Wednesday, 21 January 2015

Fashion Academia

Over the past few months I've become more and more interested in fashion writing. Fashion as a study was something altogether new for me. Of course, I knew of costume history and costume design, whole university courses are dedicated to learning the intricacies of the 18th century corset, but this was something different. These books look at how and why clothes are used in literature, how historical clothing is presented in museums or how a fictional character's wardrobe speaks volumes about their place in society, and who they are. 

I've managed to hoard a few these type of books, as well as discovering some in my local library. Here are my 5 favourite 'Academic Fashion' books:

1. Dressed in Fiction by Clair Hughes.

This book combines two of my loves: fashion and fiction. Looking at specific moments in literature, Hughes examines the important role played by clothing. Her collection of essays focuses on iconic novels such as Wilkie Collin's The Woman in White, George Elliot's Middlemarch and Edith Wharton's The House of Mirth. I found her writing on Northanger Abbey and how Austen's Henry Tilney knows so much about fashion particularly interesting, and, although I have yet to read all of these classic novels, I found reading about clothing and costume in this way completely fascinating and refreshing.

2. Adorned in Dreams by Elizabeth Wilson
Perhaps the best ever title for a book? First published 1985 this is a 'pop culture' style look at fashion. Wilson includes her observations on the fashion industry, fashion and gender, oppositional dress and fashion and feminism. Although it was written 30 years ago this is so on the ball and relevant to discussions we have about fashion today. Wilson talks about consumerism and fast fashion as well as whether a woman can wear lipstick and heels and still call herself a feminist. That we are still having these conversations today shows how much we still have to say about fashion and the role it plays in our everyday lives - and how on it Elizabeth Wilson was back then!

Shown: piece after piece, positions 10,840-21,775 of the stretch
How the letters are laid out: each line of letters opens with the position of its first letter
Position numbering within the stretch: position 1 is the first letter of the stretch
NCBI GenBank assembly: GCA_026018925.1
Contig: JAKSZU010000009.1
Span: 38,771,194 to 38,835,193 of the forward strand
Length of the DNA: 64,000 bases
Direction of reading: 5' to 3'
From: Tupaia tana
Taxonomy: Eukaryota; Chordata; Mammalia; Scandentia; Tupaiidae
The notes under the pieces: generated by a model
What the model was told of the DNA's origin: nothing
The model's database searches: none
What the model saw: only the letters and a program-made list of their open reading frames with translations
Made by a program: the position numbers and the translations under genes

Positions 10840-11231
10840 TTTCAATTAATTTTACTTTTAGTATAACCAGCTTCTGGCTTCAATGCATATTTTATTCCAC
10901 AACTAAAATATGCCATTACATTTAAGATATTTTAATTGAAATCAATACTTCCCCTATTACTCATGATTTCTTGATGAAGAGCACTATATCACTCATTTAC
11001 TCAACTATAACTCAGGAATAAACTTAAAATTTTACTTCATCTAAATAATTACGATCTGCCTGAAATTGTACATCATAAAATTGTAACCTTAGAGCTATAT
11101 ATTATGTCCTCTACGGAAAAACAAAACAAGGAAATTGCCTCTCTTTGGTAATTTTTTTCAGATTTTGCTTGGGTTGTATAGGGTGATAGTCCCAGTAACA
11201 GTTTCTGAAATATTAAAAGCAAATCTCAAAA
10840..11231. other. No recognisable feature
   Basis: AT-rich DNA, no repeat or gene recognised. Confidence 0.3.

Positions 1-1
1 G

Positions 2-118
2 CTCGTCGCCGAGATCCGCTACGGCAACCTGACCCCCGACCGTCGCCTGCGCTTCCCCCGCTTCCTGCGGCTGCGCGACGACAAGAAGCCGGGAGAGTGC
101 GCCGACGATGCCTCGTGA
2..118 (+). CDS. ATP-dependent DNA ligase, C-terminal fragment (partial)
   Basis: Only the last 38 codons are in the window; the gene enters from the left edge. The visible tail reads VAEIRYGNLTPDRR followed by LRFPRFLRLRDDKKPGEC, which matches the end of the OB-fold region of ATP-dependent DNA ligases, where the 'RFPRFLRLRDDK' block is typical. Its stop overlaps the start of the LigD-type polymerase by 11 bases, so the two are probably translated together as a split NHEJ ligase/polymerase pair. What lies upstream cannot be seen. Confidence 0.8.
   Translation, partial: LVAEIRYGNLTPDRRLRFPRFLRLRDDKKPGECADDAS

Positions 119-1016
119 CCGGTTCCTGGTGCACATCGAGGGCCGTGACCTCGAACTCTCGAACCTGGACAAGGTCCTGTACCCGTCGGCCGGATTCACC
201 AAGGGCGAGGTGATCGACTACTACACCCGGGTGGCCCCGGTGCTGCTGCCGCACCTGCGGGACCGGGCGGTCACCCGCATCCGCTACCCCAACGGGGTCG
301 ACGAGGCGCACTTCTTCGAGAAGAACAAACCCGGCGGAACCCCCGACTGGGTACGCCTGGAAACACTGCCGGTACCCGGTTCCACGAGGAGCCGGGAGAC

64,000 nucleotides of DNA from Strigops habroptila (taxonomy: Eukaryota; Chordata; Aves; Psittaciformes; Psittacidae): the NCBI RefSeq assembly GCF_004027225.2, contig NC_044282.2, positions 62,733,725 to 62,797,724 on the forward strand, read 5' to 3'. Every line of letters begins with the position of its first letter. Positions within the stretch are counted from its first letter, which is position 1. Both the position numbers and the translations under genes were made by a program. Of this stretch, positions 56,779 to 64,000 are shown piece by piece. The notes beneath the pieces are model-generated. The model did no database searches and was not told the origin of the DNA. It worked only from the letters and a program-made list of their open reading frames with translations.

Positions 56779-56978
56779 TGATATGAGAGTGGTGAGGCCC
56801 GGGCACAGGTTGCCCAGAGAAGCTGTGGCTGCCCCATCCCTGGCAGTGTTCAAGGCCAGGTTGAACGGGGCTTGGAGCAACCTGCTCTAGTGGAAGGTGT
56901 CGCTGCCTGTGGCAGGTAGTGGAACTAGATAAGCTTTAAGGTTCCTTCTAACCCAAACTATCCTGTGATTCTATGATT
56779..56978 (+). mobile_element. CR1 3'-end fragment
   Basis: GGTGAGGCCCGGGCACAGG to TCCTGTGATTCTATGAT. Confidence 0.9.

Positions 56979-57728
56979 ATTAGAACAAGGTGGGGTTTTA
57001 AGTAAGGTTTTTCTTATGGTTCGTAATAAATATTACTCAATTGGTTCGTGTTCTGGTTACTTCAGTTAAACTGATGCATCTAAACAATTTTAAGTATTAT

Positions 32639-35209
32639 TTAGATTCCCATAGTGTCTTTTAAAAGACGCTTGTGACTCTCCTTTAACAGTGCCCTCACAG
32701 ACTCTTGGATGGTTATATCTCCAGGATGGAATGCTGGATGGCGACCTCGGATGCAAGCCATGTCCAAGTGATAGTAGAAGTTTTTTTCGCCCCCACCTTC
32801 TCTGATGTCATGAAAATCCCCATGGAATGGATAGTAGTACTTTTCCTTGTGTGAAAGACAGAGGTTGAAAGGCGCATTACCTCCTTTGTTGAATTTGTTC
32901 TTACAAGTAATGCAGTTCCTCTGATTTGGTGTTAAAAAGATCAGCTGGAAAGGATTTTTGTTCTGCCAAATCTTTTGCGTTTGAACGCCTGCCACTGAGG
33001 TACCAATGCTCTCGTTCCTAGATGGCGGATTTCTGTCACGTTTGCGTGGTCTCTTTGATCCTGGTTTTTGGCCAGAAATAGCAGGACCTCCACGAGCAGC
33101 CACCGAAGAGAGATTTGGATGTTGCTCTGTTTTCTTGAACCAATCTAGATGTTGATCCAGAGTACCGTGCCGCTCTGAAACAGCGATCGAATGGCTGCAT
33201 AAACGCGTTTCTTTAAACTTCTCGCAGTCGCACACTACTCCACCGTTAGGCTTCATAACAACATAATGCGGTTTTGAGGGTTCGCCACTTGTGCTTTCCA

3. The Literary Companion to Fashion by Colin McDowell
I absolutely love that this book exists. As reviewed earlier on my blog here, The Literary Companion to Fashion is a compendium of fashion quotes. From Shakespeare to Joyce, Dickens to Woolf, the book includes every reference to dress you could possible want. All those iconic fashion moments in literature appear, from Meg getting dressed up for the ball in Little Women, to Scarlett O'Hara making dresses out of curtains in Gone with the Wind. This is such a brilliant reference book for the moments when fashion meets literature, although as it was published back in 1995 I'm sure there are many more quotes to be added to this list!

4. 400 Years of Fashion ed. by Natalie Rothstein
A friend gave me this as a birthday present a few years ago, and it was a lovely way of introducing me to costume history. The book is filled with some beautiful illustrations and photos (as shown above) and gives a broad overview of fashion history throughout the ages.

5. Fashion in the Time of Jane Austen by Sarah Jane Downing
Finally, this little book sheds some light on clothing of the regency period and what Jane herself might have worn. When I studied Austen at university I used to love absorbing all the details of dress that are included in her novels, wondering about the part the played in her characters' lives - and this does just that.

I'm also really looking forward to Amber Jan Butchard's Nautical Chic book which is due to come out in March!

What are your favourite fashion books? I'd love to know in the comments!


  1. I stumbled onto your blog through your comment over at Clothes, Cameras, and Coffee, and I just love this post! I took a Costume Design course at university about a year ago and it sparked even more of a love for fashion history books than I already had. Two on your list above sound particularly great, especially The Literary Companion to Fashion. I'm going to see if I can get my hands on a copy of it! Thanks for this list!

    1. Thank you so much for your comment! I think the Literary Companion might be out of print but you should be able to find it second hand online. Lucky you studying costume design - sounds like a dream course! x